Egypt: Young people want sex education

The most senior Islamic cleric rejected any attempts to introduce sex education that discusses safe sex and abortions in the country's classrooms.
Sheik Mohammed Sayed Tantawi, the head of Al-Azhar, one of the oldest and most prominent Muslim scholarly institutions, told a regular meeting of al-Azhar Clerics that Islam teachings deal with sexual education issues in a way that doesn't propagate sin or corrupt youth.
"It is better than teaching sex to school students and permitting the so-called safe abortion and calling for equality between man and woman through gender culture," said Tantawi. The comments came amid attempts to revive long dormant plans to revamp reproductive health education in schools, which has prompted widespread debate on Egyptian media on the subject. Tantawi said Islam recognizes only one way of making a family, through marriage between man and woman, a way that avoids issues of premarital sex and the providing of contraceptives to young people and the need for abortion.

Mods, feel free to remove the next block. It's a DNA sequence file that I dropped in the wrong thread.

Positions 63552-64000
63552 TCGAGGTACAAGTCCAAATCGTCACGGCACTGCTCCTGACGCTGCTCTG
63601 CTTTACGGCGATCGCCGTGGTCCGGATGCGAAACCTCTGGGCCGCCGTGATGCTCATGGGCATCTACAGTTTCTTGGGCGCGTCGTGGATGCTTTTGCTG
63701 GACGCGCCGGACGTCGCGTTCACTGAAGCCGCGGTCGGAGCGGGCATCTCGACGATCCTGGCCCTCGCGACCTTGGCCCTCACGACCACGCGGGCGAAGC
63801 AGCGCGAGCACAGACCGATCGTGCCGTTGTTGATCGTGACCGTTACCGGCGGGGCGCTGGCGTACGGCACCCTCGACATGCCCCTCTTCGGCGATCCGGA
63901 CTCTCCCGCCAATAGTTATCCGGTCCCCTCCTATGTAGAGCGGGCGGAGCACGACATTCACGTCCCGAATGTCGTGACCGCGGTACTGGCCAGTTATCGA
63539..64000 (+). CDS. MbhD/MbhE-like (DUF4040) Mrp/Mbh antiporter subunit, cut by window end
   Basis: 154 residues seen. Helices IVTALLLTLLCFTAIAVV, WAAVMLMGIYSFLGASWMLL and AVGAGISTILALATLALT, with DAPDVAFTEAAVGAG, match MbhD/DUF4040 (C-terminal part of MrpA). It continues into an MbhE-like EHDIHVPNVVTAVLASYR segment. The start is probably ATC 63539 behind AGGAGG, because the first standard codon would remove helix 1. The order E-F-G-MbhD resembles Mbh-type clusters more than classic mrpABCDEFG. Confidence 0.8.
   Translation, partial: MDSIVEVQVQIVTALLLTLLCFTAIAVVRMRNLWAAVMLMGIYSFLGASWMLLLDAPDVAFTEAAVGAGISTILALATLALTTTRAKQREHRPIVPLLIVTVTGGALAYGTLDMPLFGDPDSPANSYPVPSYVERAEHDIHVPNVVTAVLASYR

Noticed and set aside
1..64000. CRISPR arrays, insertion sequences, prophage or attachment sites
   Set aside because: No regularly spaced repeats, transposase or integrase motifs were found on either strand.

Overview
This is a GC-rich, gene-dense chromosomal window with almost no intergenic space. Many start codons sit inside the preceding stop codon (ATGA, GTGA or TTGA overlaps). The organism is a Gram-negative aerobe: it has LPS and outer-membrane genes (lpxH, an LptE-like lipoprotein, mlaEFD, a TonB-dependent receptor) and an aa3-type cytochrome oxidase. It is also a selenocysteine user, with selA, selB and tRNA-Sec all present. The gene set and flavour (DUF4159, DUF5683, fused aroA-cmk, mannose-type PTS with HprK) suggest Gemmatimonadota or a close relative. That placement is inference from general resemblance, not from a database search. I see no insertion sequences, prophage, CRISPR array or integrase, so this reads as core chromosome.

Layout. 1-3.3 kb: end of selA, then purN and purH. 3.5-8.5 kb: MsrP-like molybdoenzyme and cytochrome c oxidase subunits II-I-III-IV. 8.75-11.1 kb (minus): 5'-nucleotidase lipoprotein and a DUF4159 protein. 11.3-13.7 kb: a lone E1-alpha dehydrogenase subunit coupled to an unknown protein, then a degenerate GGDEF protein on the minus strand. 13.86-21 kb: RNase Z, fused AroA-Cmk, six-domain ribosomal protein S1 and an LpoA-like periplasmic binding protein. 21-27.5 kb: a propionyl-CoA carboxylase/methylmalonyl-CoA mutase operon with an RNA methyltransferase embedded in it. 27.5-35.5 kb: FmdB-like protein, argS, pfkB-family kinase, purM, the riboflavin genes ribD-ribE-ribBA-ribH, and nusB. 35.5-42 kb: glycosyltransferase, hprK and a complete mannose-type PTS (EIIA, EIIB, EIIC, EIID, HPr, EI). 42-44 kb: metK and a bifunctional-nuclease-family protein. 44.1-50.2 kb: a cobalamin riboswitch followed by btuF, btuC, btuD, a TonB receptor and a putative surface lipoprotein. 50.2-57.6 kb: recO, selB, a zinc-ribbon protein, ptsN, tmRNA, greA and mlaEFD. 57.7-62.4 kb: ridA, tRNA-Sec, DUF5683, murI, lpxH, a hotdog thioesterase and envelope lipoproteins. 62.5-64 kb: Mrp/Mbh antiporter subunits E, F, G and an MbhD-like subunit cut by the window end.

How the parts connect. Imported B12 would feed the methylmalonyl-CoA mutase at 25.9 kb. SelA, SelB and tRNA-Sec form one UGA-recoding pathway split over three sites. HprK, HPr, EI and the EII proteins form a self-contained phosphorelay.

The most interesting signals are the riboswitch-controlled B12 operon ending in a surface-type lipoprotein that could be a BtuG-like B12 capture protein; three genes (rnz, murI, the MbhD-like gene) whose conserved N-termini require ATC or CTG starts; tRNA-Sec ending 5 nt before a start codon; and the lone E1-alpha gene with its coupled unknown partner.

Government ministries and civil groups in Egypt have been trying to find ways to teach reproductive health and HIV/AIDS prevention without raising religious objections, particularly by treating it as an issue of health rather than sex. Soha Abdel Qader - an official at the government-affiliated National Centre for Childhood and Motherhood, which is adopting a programme to increase awareness among adolescents about safe practices and sexually transmitted infections (STIs) - said the term "sex education" might turn clerics against the programme.

Abdel Qader, whose centre has held seminars on reproductive health in high schools, said young girls and boys have a lot of appetite for knowledge about such issues. "It is their families that don't want them to know." Egypt's Grand Mufti Ali Gomaa has already rejected attempts to teach children safe sex and how to avoid pregnancy and STIs on the grounds that it would promote sexual activity.

Source: Associated Press reported in Push Journal, 7.04.05, via IPPF News.